But the table actually shows the values for DSR+ instead of just the DSR. The DSR+ is the souped up version of the DSR. It includes extra statistics for greater accuracy.

Gauge risk yourself

You don’t always need my index to gauge risk potential. Consider these vital statistics for your own calculations:
  • Low land supply – remember, supply is the enemy of growth
  • Low stock on market percentage – ditto
  • Low vacancy rate – high desirability to live in a location with low supply of accommodation
  • Low recent growth – avoid buying at the peak of the market’s cycle
  • High yield – indicates better value for money and at least keeps the mortgage paid

Research more than just stats

The stats are the easiest part of the research puzzle. There’s a whole lot more you can do which will be considerably time consuming. But you’ll get the best information for your efforts if your next stop is the council website.

Check the relevant council website for new developments about to come on the market. You don't want extra supply. You're looking for the least number of new developments for the area. Count the number and nature of developments. Get an idea of the number of new dwellings and their timeframe for completion.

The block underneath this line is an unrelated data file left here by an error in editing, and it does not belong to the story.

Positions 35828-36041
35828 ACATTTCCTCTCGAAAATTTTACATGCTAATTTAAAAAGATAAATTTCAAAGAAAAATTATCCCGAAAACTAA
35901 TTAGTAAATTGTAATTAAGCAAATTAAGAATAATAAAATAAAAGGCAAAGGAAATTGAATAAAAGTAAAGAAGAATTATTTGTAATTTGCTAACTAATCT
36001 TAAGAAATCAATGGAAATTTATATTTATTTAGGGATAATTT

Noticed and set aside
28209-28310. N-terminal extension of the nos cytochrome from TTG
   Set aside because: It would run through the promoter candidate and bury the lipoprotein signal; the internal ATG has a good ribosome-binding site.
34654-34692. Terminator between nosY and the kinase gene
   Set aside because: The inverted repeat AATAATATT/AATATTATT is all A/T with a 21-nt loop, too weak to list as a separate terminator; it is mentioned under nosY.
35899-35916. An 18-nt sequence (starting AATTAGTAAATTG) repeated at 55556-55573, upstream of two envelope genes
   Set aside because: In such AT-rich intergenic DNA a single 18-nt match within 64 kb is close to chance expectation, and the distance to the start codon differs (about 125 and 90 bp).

While you’re on the council website, you can also see what their plans are for the area and how amenable in general they are to development.

Conclusion

Ignorance is risk. Not knowing what will happen to your property market in the future is a risk. Reduce your risk by knowing as much as you can about a potential market. If you've gathered 10 or more quality items of information about a location and if you interpret that information correctly, then you'll probably do better than the average investor.

Jeremy Sheppard is a property investor, creator of the Demand to Supply Ratio (DSR) and a self-confessed capital growth research 'nutjob' for DSRdata.com.au